The recent Wisconsin Court of Appeals decision In the Matter of the Living Trust of Margaret Sheedy and Patrick Sheedy highlights not only the importance of clear drafting, but also follow through in avoiding family disputes in estate planning. The case involves a dispute between six siblings regarding the treatment of their parent’s cabin in two successive trusts. The first trust, drafted in 1995, in essence divided the cabin between all of the sisters, while a subsequent 2004 trust directed the cabin to be distributed to only one child as a specific bequest. That trust was later further amended, changing the distribution to back to shared interest to be divided between the children. The 2004 did not indicate whether it was intended to revoke the 1995 trust. Although the parents created both trusts together, one parent completed four amendments to the 2004 trust after the death of the other parent. It was not clear from the 2004 trust whether one of the grantor parents had the ability to amend the trust following the death of the other.
At the time of the surviving parent’s death in 2012, the cabin was titled in the name of the 1995 trust, and it was unclear which of the trusts or trust amendments governed its disposition. A group of the siblings argued that it was the 1995 trust that controlled the cabin’s disposition because of the title. Unsurprisingly, the sibling who was to receive the cabin outright under the 2004 trust argued that, though that trust did not explicitly revoke the 1995 trust, the 2004 controlled.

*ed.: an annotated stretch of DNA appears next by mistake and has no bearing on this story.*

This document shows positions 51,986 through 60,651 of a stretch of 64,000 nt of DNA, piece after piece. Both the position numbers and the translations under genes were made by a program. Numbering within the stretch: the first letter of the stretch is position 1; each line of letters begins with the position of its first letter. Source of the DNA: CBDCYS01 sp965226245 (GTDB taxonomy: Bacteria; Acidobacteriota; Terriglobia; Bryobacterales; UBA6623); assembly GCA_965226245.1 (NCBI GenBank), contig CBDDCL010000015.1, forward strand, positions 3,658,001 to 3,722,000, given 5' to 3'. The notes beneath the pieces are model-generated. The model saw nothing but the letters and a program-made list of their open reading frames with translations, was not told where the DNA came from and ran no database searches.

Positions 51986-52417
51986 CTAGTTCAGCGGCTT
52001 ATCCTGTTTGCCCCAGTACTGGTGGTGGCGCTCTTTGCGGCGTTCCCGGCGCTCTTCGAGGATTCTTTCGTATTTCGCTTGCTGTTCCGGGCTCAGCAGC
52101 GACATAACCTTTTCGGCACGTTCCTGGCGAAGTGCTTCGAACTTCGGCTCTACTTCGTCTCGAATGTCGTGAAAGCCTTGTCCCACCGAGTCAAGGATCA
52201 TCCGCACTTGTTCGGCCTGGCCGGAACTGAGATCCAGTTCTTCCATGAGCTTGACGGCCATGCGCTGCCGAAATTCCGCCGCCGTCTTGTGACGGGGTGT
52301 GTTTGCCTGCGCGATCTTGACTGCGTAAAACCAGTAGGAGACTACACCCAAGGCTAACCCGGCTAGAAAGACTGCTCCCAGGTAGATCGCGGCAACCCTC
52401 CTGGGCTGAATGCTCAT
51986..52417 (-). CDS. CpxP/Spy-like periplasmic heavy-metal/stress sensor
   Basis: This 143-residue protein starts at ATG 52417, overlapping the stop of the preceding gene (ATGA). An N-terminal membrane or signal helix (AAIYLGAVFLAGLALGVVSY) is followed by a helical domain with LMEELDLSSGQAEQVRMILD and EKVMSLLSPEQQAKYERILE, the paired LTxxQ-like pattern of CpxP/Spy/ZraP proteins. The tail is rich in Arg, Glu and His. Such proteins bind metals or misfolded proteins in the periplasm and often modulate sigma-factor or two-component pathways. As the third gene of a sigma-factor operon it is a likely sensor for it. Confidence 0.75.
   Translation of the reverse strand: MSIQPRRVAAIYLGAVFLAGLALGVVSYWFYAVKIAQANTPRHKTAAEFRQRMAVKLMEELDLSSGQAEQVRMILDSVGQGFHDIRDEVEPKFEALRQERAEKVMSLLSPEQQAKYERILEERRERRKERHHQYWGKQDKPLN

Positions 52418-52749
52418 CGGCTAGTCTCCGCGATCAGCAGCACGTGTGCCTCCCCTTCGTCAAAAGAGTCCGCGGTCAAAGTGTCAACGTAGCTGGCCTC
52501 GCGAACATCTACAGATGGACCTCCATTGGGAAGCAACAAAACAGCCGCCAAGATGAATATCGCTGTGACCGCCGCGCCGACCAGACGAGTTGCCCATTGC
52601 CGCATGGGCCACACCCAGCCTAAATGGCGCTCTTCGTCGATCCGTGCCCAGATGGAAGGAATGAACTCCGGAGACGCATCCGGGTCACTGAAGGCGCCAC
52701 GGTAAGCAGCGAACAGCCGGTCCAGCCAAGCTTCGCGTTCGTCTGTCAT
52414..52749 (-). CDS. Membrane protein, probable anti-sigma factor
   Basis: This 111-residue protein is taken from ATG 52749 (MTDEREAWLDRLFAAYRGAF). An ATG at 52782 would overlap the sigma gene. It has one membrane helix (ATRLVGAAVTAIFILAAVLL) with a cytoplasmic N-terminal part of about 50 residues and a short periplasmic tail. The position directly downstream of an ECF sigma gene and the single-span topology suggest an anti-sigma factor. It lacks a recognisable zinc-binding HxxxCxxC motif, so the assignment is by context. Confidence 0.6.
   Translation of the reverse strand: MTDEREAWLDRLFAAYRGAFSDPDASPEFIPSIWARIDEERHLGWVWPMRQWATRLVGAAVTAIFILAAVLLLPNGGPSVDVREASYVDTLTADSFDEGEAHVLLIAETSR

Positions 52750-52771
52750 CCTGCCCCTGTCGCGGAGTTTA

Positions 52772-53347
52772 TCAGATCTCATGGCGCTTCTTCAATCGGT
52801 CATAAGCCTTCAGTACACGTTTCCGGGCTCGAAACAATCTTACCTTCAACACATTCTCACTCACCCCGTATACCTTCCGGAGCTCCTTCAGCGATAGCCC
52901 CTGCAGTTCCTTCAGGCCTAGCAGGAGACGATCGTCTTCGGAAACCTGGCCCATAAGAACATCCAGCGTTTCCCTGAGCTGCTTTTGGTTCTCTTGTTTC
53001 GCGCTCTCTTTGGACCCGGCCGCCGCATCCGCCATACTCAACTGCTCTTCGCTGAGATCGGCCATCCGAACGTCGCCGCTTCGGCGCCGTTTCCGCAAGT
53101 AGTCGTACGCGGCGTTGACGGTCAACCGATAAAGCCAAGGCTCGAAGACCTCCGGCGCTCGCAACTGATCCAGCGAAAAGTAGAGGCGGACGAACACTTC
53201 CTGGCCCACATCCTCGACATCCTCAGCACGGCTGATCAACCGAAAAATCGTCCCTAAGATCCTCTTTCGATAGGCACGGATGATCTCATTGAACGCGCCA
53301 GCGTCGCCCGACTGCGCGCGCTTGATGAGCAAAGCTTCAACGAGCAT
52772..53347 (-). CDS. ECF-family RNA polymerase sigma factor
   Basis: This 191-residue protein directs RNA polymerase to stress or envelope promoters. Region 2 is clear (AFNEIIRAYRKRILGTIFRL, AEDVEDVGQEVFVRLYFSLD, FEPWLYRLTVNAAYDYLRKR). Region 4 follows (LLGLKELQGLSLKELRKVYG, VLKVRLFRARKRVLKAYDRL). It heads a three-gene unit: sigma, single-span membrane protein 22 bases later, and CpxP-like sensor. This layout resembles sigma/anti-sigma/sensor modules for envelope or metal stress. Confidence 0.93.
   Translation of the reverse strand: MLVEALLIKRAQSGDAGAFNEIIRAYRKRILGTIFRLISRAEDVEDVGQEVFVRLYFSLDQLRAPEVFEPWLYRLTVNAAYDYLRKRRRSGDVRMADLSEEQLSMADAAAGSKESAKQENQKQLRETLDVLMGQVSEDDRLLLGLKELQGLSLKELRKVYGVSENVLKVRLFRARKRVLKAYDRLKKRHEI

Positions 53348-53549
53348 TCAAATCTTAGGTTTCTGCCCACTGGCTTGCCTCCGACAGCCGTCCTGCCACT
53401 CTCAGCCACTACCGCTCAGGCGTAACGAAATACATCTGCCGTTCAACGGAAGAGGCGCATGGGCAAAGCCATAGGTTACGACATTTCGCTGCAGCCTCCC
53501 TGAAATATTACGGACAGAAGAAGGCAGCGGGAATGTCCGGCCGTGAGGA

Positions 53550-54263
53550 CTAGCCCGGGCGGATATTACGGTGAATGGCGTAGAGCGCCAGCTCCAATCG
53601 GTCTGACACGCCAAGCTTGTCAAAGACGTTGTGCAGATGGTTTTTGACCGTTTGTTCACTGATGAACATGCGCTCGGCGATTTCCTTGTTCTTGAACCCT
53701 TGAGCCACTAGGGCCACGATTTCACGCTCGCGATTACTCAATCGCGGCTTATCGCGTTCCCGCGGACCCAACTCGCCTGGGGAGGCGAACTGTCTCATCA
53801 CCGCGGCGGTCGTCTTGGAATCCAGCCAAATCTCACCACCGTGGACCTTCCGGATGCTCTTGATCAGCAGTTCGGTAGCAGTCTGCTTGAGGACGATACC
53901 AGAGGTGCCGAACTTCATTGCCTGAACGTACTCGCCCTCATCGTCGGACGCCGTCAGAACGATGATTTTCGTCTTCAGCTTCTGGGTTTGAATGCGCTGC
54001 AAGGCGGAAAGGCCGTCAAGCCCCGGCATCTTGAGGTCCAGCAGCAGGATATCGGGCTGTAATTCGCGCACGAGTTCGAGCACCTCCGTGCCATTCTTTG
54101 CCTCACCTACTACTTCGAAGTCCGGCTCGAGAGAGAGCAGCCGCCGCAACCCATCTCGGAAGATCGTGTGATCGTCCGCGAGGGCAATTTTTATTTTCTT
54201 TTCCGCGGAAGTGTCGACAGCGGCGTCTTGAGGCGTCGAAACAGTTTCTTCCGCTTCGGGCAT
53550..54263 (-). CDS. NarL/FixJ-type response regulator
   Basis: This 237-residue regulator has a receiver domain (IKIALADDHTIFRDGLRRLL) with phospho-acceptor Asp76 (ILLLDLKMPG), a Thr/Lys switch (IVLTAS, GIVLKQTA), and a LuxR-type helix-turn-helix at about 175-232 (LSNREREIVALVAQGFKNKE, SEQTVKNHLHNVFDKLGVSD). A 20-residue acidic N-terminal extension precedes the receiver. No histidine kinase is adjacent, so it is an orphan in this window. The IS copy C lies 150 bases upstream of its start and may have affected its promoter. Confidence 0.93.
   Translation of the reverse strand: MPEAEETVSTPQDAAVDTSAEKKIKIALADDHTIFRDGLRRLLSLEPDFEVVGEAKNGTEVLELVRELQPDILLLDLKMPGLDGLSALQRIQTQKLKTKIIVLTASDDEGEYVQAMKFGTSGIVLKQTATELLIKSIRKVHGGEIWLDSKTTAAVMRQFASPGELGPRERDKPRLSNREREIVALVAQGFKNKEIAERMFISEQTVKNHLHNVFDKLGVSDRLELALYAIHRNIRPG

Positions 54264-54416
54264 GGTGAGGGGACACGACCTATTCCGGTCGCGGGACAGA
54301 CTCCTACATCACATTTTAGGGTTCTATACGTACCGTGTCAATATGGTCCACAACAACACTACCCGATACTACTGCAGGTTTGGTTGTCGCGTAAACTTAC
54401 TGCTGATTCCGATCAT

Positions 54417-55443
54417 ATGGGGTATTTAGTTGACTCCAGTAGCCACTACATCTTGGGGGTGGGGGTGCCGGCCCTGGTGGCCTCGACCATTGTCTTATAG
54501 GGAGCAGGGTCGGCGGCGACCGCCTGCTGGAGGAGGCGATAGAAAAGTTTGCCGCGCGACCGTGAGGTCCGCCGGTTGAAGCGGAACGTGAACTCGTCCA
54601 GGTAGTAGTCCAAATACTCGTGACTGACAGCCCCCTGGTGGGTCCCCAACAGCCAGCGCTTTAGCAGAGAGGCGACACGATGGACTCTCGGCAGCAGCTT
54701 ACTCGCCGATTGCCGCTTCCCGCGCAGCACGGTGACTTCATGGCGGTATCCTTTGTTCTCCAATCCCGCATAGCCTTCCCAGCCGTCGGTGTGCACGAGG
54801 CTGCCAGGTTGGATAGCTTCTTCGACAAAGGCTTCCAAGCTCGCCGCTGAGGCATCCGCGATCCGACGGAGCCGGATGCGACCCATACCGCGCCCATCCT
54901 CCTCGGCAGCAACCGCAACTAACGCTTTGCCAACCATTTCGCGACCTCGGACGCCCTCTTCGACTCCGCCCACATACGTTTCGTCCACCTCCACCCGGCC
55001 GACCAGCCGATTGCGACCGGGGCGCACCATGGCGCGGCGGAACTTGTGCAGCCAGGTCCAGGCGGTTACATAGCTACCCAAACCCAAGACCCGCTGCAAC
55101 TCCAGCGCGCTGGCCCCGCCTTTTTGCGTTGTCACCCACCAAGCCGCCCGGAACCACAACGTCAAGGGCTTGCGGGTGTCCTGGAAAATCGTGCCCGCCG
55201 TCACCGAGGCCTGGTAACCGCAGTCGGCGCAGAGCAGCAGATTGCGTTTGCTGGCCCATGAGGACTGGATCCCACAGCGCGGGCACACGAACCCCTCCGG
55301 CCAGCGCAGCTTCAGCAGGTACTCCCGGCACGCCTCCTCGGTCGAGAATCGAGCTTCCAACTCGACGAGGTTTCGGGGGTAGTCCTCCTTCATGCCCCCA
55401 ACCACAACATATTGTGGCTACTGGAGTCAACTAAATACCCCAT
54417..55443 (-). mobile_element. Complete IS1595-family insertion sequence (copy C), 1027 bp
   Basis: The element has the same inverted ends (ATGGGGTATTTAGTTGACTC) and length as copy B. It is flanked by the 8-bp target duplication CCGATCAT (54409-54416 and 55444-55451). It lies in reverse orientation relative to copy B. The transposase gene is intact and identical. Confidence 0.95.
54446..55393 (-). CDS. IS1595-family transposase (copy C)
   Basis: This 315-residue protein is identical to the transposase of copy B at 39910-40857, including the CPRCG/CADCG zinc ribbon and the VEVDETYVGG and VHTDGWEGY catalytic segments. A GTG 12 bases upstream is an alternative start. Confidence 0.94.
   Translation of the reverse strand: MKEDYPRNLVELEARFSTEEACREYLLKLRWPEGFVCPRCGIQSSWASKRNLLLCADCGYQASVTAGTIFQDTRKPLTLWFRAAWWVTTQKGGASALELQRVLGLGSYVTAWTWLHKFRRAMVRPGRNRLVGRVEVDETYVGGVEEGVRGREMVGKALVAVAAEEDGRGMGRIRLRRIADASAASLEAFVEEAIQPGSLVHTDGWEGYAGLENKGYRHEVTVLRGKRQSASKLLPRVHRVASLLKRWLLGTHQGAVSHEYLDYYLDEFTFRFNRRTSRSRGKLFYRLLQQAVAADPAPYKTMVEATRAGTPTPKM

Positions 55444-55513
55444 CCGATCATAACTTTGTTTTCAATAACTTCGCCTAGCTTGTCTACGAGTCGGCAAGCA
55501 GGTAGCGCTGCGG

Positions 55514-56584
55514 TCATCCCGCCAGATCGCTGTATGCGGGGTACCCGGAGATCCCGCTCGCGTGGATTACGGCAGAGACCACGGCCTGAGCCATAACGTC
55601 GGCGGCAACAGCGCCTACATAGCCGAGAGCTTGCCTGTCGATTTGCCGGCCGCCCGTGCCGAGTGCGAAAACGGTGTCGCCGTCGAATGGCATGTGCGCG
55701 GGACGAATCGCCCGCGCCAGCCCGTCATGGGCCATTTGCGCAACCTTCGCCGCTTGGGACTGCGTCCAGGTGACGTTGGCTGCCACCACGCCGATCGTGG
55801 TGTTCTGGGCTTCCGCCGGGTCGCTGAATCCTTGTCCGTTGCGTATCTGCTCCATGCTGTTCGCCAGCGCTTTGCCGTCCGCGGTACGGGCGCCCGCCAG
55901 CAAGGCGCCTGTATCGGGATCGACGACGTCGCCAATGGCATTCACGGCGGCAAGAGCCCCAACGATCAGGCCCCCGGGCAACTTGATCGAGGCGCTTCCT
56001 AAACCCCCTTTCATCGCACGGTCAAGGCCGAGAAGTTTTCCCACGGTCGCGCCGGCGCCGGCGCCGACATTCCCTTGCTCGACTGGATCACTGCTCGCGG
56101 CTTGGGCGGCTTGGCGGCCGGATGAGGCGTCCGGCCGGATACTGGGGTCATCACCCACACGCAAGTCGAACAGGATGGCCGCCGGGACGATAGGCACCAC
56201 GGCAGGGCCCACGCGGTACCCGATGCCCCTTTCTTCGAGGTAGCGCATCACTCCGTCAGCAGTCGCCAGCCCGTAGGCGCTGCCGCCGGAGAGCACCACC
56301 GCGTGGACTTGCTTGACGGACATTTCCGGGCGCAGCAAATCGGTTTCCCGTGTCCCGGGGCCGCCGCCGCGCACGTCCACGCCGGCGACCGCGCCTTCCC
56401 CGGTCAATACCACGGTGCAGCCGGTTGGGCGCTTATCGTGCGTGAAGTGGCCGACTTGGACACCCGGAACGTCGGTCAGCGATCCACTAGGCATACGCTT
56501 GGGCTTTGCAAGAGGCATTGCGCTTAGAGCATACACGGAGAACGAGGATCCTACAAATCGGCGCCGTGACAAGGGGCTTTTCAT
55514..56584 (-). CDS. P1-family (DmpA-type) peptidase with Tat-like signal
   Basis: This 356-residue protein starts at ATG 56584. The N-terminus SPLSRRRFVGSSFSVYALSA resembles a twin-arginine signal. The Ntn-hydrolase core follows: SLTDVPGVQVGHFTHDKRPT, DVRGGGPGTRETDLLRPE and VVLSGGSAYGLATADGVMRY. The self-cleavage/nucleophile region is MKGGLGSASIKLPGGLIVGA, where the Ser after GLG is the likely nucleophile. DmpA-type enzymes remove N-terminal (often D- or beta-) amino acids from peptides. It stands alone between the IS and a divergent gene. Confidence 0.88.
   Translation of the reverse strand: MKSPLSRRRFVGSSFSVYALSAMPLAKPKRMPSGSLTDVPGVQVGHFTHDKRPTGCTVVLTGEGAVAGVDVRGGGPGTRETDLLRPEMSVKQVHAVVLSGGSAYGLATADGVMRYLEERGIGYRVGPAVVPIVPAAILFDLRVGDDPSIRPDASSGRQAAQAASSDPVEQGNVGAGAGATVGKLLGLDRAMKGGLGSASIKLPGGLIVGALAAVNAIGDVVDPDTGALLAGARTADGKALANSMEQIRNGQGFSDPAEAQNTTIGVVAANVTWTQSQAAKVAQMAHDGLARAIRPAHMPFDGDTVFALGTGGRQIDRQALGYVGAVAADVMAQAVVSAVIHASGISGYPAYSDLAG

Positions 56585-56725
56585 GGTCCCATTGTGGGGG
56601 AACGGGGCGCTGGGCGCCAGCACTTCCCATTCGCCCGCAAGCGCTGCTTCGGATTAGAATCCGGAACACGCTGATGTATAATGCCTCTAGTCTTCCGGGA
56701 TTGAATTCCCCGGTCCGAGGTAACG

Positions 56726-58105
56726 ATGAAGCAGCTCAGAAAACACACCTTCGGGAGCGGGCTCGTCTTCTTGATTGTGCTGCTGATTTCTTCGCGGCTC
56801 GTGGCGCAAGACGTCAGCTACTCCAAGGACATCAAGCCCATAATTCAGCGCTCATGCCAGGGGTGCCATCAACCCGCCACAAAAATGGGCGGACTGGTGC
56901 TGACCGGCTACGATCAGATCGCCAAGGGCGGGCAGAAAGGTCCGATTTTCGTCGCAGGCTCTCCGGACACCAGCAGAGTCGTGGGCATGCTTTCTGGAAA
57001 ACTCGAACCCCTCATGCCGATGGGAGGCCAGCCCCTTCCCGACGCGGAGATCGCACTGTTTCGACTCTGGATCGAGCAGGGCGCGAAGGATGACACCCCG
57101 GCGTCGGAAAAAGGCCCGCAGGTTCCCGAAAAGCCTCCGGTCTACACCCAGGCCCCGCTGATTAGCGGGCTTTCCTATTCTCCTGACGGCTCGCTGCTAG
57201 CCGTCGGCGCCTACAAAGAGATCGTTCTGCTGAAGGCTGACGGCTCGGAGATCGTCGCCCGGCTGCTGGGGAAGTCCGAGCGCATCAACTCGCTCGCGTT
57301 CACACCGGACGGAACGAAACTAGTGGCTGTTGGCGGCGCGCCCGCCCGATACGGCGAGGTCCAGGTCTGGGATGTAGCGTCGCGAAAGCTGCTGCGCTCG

Ultimately the Court of Appeals concluded that the 2004 trust revoked the 1995 trust, the cabin title to the 1995 trust was not dispositive, and the surviving parent was able to amend the 2004 trust after the death of the first grantor. The sisters are to share the cabin equally. However, the real lesson from the Sheedy case is that each of the disputes between the siblings could have been avoided had the trust documents been explicit about their intentions. The language of the 2004 trust could have easily stated it was revoking the 1995 document. A simple addition could have also confirmed the ability of a surviving grantor to amend the document. The additions of these two sentences might have helped avoid prolonged litigation between siblings after the death of their parents. Additionally, the dispute about the ownership of the cabin property by the trust could have been avoided by follow-through on updating the title after the 2004 plans were in place.
If you have questions about estate planning, please contact a member of the Stafford Rosenbaum Trust and Estates team.